Another birthday celebration transpired that evening. After the show, Massari's sister and brother-in-law, Stephanie and Kevin Dyer, whisked Massari and Egle out to dinner. Thursday was also Allison Massari's birthday. A happy one it must have been.
In true show-must-go-on spirit, Dr. Jim and Donna Nagelsen forged ahead with the plan to hold the ASAP Holiday Hope party at their home, even though he was hospitalized for emergency hip surgery a few days before the event (and the good news is he's back home recuperating now "and going to be fine," says his wife). But go on it did, in fine style, on a lovely Friday evening that generated a soft breeze on the terrace where the buffet was set up, which was pretty much gone by the time I arrived late -- a good sign for the quality of the meal.
ASAP is a program that provides emergency help and shelter for the homeless, which Myrtle Hall talked about in her remarks to the group. Now a caseworker with the agency, the college-educated woman found herself, through a series of bad breaks, in an ASAP shelter a few years ago. She was able to pull her life together and now "sits on the other side of the desk," but her experience is a reminder of how close to the edge so many live.
In the group welcomed by chairwoman Colleen Crutchfield and ASAP president Ann Myers were Joe Myers; George Crutchfield; Joy Parrish, who got off a plane from Japan and came straight to the party; Troy and Judy Holland; Jeff Person; David and Helen Feinberg; Pam Colvin, who won the grand raffle prize -- a stuffed picnic basket, hammock and gift certificate to Mazarro's; Darryl and Melissa LeClair; Ray and Kathy Arsenault; Fred and Bobby Ann Tarcza and Dr. Joe and Shirley Insoft.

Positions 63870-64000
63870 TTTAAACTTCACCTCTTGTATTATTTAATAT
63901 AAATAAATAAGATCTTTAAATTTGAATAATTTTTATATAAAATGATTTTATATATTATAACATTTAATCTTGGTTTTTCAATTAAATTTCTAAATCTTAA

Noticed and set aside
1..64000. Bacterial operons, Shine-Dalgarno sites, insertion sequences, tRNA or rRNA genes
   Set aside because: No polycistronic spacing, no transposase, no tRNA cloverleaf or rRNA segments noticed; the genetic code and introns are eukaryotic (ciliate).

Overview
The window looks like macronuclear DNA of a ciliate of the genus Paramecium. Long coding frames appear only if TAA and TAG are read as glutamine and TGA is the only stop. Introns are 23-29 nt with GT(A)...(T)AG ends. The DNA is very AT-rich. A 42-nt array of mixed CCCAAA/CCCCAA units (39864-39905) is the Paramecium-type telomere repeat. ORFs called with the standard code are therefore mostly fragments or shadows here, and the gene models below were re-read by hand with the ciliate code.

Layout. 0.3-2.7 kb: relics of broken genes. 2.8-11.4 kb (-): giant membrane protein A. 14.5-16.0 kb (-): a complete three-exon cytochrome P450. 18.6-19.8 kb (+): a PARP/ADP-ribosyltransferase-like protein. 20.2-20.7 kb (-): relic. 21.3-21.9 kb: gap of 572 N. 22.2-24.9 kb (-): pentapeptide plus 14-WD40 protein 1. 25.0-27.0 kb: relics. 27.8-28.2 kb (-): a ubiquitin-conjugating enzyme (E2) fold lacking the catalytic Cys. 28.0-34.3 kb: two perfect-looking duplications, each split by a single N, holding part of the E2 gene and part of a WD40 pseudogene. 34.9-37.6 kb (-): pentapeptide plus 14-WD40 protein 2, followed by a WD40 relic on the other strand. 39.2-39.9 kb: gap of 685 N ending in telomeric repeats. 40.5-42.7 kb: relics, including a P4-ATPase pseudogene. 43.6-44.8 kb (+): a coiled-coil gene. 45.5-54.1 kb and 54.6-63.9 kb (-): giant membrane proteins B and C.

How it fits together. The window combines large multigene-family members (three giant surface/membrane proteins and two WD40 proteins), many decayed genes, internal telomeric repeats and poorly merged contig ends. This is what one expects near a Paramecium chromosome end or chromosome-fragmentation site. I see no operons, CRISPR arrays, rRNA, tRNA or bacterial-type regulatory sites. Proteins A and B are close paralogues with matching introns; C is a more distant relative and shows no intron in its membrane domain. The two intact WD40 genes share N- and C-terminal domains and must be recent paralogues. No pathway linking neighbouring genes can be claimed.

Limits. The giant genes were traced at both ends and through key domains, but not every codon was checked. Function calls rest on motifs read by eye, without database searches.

"We're not one of the powerhouse fundraisers," Mrs. Crutchfield said of the party, which does not draw the hundreds some galas do. Still, the event was a big success, netting $28,000, a gain of $8,000 over last year.
A LATIN NIGHT UNDER THE STARS: The Society of St. Vincent de Paul, south Pinellas County, hosts a dinner, dance and auction with music by Suzette Jennings and the Mood Swings. Honorary chairman is Bishop Robert Lynch. 6:30 p.m. Renaissance Vinoy Resort, 501 Fifth Ave. NE. $75. 823-2516.
MONTE CARLO MADNESS: Fundraiser for Boys and Girls Clubs of the Suncoast with hors d'oeuvres buffet, dancing, casino games and auction featuring an original piece of jewelry designed by Evander Preston. 7 p.m. St. Petersburg Yacht Club, 11 Central Ave. $40. Cash bar. 867-5567.
SATURDAY AT THE SEASHORE: Florida Blood Services' 14th annual breakfast at the Clearwater Beach home of Phil and Michele Eaton for cocktails, followed by brunch at the Carlouel Yacht Club, raises money for a five-bed bloodmobile. 10:30 a.m. $75. 568-2231.
HAVE A BALL ON THE BAYOU: Tampa Bay Devil Rays general manager Chuck LaMar and wife Cheryl open their home for an evening of Cajun food and music to benefit the Suncoast Family YMCA's scholarship program. Casual. 6:30 p.m. 2250 Kent Place, Clearwater. $100. 467-9622.